A Mexican drug cartel claimed responsibility for the shooting death of a city mayor in Mexico just 10 days after he was inaugurated.

The Daily Mail reported that Benjamin Lopez Palacios, who was sworn in on January 1 as mayor of the Xoxocotla city, was gunned down at his home on January 11.

According to local news, three men visited Palacios' home to seek aid for a bogus project when they opened fire and fled. He was pronounced dead at the scene.

As of Thursday, no arrests have been reported, and a motive has yet to be shared. However, a Mexican drug cartel took responsibility for the mayor's assassination through a "narcomanta" or propaganda banner hanging on a cemetery gate in the municipality of Punte de Ixtla.

The Mexican drug cartel did not identify itself. However, it took credit for killing Palacios and called out local soccer star turned Morelos governor Cuauhtemoc Blanco for his alleged links to other drug cartels.

The leader of the Mexican drug cartel claimed to have "warned" the governor in the past that they would be targeting mayors in Morelos.

"There goes the first one Cuauhtemoc Blanco. Don't send me to talk to fools. Keep playing around and you're going to run out of mayors, I f******* warned you f*****, here's the first one," the narcomanta read in Spanish.

Aside from taking credit for killing Palacios, the Mexican drug cartel also urged Blanco to investigate the alleged participation of former treasurer of the state government Alejandro Villareal in a "meeting" that was not elaborated.

The drug cartel also asked Blanco to investigate the death of former Jalisco New Generation Cartel cell leader Raymundo "El Ray" Castro, who was killed inside his prison cell in October 2019.

Castro is one of the three cartel members who were photographed with Blanco in October 2018 or a few months after the former soccer player won the gubernatorial election.

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Mexico Governor Investigated Over Alleged Links to Mexican Drug Cartels

Apart from "El Ray," the controversial photo that was leaked to the newspaper El Sol de Mexico last week also showed Cuauhtemoc Blanco posing with known drug traffickers Irving Eduardo Solano Vera, alias "El Profe", of the Guerreros Unidos Cartel and Jalisco New Generation Cartel; and Homero Figueroa Meza, alias "La Tripa", of the Tlahuica Command.

The newspaper reported that the photo was found on the telephone of a drug suspect. According to the Independent, the Morelos State Prosecutor's Office on Thursday opened an investigation against Blanco after 11 deputies of the Morelos Congress and the local opposition political party requested the intervention of the justice body.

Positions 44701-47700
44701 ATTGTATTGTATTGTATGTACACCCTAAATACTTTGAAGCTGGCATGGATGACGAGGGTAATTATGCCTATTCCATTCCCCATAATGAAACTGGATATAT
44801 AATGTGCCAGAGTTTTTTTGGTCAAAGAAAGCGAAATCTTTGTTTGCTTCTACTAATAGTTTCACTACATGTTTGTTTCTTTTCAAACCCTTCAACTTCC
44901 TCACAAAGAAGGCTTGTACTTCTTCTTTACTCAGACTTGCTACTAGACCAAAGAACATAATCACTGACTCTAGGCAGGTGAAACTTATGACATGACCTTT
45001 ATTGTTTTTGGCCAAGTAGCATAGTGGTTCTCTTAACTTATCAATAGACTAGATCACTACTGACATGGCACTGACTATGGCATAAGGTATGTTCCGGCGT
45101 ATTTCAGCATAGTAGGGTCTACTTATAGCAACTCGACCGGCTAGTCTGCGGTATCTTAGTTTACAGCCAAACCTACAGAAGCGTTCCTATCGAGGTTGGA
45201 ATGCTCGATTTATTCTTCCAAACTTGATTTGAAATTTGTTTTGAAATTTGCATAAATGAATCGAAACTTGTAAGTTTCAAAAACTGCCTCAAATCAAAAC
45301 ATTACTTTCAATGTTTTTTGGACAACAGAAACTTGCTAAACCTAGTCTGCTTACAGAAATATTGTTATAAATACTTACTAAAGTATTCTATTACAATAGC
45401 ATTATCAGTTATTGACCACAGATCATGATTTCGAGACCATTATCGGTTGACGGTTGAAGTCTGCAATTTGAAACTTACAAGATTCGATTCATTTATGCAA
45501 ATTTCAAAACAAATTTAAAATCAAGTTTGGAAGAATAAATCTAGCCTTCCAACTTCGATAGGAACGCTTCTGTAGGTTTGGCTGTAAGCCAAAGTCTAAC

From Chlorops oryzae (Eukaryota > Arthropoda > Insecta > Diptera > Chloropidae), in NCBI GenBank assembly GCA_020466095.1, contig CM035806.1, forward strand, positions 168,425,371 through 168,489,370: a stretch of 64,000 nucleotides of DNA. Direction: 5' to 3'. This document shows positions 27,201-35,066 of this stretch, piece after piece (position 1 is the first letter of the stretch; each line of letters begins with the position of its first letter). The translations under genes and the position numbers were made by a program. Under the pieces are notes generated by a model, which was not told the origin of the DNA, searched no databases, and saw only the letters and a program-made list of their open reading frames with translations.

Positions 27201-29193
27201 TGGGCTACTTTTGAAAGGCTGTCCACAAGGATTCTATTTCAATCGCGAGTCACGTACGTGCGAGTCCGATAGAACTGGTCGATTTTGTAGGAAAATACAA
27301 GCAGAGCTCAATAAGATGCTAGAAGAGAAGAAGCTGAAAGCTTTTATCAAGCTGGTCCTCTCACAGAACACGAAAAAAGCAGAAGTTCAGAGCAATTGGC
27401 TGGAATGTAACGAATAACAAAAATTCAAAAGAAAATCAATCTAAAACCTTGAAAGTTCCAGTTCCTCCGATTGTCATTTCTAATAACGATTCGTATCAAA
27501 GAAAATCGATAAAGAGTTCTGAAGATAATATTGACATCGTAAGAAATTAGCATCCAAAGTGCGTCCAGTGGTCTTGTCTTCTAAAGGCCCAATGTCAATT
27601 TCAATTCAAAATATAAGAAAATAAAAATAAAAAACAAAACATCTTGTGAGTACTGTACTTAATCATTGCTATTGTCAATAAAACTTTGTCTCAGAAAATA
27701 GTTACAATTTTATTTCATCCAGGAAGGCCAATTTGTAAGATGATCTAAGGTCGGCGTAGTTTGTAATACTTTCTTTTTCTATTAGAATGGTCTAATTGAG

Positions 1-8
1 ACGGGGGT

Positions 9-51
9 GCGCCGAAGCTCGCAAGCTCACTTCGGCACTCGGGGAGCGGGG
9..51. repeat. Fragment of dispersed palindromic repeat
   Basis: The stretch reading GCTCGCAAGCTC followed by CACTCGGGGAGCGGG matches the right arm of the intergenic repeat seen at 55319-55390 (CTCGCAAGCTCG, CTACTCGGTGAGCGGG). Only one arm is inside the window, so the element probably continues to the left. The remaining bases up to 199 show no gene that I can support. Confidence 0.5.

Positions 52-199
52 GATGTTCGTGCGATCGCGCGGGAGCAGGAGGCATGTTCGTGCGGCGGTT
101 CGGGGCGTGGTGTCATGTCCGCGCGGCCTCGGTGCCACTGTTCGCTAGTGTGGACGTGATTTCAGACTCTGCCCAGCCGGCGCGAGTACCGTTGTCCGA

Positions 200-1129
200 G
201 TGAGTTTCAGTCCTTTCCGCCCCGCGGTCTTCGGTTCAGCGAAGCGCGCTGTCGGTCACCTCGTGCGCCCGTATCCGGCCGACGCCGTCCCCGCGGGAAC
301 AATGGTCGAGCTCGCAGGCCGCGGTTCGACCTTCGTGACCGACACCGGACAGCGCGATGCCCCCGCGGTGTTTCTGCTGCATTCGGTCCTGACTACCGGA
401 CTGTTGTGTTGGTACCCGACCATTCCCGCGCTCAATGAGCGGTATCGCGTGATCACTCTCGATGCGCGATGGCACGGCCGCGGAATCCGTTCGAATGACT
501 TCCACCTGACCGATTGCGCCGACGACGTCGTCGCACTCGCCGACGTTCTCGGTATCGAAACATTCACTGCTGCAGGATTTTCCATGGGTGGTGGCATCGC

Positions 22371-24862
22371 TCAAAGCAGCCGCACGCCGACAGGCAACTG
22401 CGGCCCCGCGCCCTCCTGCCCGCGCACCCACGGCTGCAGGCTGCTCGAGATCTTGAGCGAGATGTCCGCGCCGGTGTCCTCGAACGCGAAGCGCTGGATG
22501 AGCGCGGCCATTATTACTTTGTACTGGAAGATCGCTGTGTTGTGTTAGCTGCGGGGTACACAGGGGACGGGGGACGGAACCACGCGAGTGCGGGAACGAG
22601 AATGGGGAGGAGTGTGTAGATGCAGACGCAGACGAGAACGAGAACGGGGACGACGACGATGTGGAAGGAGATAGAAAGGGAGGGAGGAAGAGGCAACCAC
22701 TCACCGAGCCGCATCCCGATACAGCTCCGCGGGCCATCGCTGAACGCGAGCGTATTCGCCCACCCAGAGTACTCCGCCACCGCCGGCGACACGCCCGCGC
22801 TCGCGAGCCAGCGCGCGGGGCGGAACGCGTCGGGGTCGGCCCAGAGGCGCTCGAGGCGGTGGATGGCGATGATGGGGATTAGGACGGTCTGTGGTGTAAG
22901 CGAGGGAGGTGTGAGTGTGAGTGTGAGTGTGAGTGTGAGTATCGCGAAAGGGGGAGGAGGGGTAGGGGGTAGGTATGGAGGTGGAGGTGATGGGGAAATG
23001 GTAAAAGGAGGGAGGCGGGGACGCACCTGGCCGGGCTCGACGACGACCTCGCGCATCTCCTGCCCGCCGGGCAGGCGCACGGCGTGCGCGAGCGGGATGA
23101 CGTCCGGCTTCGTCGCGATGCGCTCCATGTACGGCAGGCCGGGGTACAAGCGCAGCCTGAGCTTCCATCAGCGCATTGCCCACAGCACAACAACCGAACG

Blanco has already denied any links to the drug traffickers in the photo, saying he has "nothing to hide." Being a former soccer star, the Morelos governor earlier noted that he would never deny a fan a photo op.

"I have nothing to hide. I take a lot of photos and I'm not going to ask them: 'Hey, who are you and what do you do?'," Blanco said.

He also cited a time when he was seen in a photo with a son of Sinaloa cartel boss Joaquin "El Chapo" Guzman, noting that he did not even know who he was.

"But because I'm such a good guy, I take photos with everyone," he noted. 

State attorney general Uriel Carmona told local media that the photograph by itself does not constitute a criminal act. However, Carmona assured that they would investigate the matter.

Speaking about the nacromantas that appeared in different parts of Morelos, accusing him of doing various illegal activities, Blanco told El Universal that he believes that these banners, including the photo, came from narco-politicians "who want to destabilize the state and my government."

"Narcomantas make me laugh. Because imagine, they say they even gave me money to buy clothes or that I didn't have money to buy it. These are things that will continue to happen," Blanco noted.

He added: "They're going to keep putting blankets on me and I'm not worried. It's a dirty war, because that's how politics is handled here, but I'm not going to stay silent."

Nacromantas in Mexico

Nacromantas are messages left by a Mexican drug cartel on banners usually containing threats or explanations of criminal activity.

A narcomanta is usually attached to state property in a public place and typically involves many dismembered bodies to attract a lot of attention.

Mexican drug cartels have used narcomantas to attract law enforcement's attention or turf rivals.

These banners are also used to send powerful messages to the public, like who they need to support or avoid certain groups or areas.

This practice was frequent during the major Mexican drug cartel clashes in the late 2000s and early 2010s.

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This article is owned by Latin Post.

Written by: Joshua Summers

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